Writing Tips

Writing Tip: Allow Your Book To Evolve

When writing your book just know that your book WILL change.

Perhaps not a ton, perhaps only a little, or perhaps it will be a completely different book than the one you intended on writing in the first place, but one way or another, your book will evolve over time.

This isn’t a bad thing though. As you write, your ideas will grow and form. You might realize that what sounded like a great idea before doesn’t really work well in application. You may be hit with a sudden inspiration to go a different direction.

My advice?

Image result for do it gif

But in all seriousness, go for it! If you feel your book changing, you need to allow it. If you stick too tightly to your original plan, your writing will come out forced and it will sound that way to your readers. Take the new path and see where the new ideas lead you. If you hate them you can always go back and try again.

In other words, planning and outlining your book is important. But it is also just as important to allow your book to change and evolve as you write.

As you all know, I recently received my feedback from the publishers and they encouraged me to change and improve some chapters in my book. Through their suggestions, I have come up with new solutions and actually changed the entire chapter order of my book! And to be honest, it’s better for it!

Happy Writing Everyone!

***Enjoyed today’s tip? Check out my main page for more under the tab “Writing Tips”! Have any questions about today’s tip or writing in general? Leave your comments below!

 

©KaylaAnnAuthor

© KaylaAnn and KaylaAnnAuthor.wordpress.com, 2018. Unauthorized use and/or duplication of this material without express and written permission from this site’s author and/or owner is strictly prohibited. Excerpts and links may be used, provided that full and clear credit is given to KaylaAnn and KaylaAnnAuthor.wordpress.com with appropriate and specific direction to the original content.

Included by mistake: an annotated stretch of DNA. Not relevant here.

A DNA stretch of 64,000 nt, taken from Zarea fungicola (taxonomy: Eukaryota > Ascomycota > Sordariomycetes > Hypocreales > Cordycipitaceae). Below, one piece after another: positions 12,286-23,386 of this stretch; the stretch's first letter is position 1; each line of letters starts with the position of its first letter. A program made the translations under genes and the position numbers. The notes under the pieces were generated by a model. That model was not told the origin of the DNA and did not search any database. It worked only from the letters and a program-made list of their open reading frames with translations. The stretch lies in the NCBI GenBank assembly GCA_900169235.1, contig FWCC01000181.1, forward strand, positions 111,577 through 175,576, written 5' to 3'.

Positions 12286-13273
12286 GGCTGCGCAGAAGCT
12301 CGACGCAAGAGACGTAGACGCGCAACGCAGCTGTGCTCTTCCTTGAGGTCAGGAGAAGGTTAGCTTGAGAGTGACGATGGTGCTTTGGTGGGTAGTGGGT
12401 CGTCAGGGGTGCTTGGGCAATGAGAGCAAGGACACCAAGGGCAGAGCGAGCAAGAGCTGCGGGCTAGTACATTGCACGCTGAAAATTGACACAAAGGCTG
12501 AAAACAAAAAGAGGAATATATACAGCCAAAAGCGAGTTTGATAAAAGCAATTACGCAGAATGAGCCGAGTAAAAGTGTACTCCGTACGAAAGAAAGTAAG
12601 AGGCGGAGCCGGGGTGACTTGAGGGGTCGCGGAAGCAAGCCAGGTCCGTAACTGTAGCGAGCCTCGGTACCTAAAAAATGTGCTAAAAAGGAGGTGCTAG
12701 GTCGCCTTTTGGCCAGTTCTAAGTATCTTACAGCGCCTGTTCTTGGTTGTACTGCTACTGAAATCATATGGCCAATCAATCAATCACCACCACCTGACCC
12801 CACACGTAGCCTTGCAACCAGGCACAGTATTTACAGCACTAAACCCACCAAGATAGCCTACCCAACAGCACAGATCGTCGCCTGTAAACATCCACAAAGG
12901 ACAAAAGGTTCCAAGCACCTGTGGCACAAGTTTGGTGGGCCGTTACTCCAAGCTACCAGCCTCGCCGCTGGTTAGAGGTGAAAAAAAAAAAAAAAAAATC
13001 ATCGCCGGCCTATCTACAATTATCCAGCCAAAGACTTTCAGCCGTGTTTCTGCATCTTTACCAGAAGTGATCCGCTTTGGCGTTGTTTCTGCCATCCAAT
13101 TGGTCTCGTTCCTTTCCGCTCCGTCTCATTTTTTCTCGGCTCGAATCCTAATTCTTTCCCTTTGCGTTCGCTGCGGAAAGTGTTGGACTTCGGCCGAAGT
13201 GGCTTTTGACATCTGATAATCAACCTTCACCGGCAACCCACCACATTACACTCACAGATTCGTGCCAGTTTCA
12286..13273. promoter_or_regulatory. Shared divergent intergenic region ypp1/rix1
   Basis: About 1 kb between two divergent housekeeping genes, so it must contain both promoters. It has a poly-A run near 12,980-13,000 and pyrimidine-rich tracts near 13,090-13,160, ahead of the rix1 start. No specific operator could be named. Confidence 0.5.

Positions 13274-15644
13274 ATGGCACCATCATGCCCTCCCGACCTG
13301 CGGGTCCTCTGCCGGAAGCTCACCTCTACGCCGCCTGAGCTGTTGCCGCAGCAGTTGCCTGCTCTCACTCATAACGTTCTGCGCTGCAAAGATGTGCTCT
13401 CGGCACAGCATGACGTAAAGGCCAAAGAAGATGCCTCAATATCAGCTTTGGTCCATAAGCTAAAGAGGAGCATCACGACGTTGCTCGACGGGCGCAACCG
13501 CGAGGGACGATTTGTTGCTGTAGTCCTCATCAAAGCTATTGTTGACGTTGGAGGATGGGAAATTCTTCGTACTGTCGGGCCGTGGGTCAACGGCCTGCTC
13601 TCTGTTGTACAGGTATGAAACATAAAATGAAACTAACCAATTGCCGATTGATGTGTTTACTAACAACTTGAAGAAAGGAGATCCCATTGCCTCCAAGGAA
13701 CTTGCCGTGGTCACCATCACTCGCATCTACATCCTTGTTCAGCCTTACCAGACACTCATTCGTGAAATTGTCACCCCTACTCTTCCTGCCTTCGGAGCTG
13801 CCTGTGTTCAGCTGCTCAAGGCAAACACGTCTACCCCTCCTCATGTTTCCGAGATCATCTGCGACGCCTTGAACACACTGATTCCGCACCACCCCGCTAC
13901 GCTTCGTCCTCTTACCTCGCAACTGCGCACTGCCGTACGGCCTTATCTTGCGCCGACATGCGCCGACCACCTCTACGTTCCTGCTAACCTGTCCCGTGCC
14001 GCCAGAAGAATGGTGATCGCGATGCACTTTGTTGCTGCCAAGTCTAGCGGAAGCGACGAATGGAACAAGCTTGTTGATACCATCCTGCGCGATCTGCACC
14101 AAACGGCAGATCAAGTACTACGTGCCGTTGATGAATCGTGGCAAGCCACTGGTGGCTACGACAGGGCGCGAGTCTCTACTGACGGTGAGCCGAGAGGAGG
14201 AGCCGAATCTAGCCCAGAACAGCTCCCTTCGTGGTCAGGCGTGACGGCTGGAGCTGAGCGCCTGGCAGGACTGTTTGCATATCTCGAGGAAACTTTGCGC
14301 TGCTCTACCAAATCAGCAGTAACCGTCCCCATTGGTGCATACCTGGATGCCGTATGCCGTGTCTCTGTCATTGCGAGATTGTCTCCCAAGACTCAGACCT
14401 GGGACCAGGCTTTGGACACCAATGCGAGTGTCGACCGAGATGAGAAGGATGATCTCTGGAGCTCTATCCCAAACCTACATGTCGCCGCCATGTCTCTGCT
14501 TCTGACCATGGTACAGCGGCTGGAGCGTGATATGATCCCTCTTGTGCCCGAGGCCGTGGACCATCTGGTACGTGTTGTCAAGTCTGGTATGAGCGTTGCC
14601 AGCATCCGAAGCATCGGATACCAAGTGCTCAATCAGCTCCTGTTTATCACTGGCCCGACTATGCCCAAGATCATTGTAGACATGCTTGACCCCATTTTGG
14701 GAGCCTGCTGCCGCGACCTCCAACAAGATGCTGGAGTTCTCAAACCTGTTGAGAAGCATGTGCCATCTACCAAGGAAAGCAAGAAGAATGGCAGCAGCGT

Writing Tips

Overcoming Writer’s Block – “Work” (3)

As noted in the introductory blog, “5 Reasons Behind Writer’s Block,” there are several reasons why writers are often prevented from writing. The six primary reasons include:

  • Lack of Time to Write
  • Sickness
  • Work
  • Lack of Creativity
  • Home Responsibilities
  • ***Fear***

The first step to overcoming Writer’s Block comes from the need to discover why the writer is blocked in the first place. Once you have establish the why you can work on how to move forward.

Work = Journal

Image result for workaholic

Hey there Workaholics! (You know who you are). Are you finding it difficult to write when you are working over 60 hours a week? Of course you are! Because working that much is insane. However, if you are unwilling to lower the hours you work, I think I still might have a handy tip for you.

  • Keep a Journal. This does not have to be some fancy thing with multi-colored pens (although those are fun too). It can be as simple as a five inch spiral notebook and a number 2 pencil.
  • By keeping a small journal on you (in your pocket, in your purse, in your laptop bag, whatever, as long as it’s within reach) you can immediately use it when inspiration strikes.
  • Maybe you won’t have a lot of time (see post on lack of time), but with a journal, you can catch a minute here and a minute there to jot down your ideas before they slip away.

Eventually, you will need to also address the lack of time issue (but that is another post that you can check out here). Working is important, supporting yourself is crucial, but don’t let your work strangle your creativity. Find ways to circumvent your circumstances.

Happy Writing Everyone!

Related image

©KaylaAnnAuthor

© KaylaAnn and KaylaAnnAuthor.wordpress.com, 2018. Unauthorized use and/or duplication of this material without express and written permission from this site’s author and/or owner is strictly prohibited. Excerpts and links may be used, provided that full and clear credit is given to KaylaAnn and KaylaAnnAuthor.wordpress.com with appropriate and specific direction to the original content.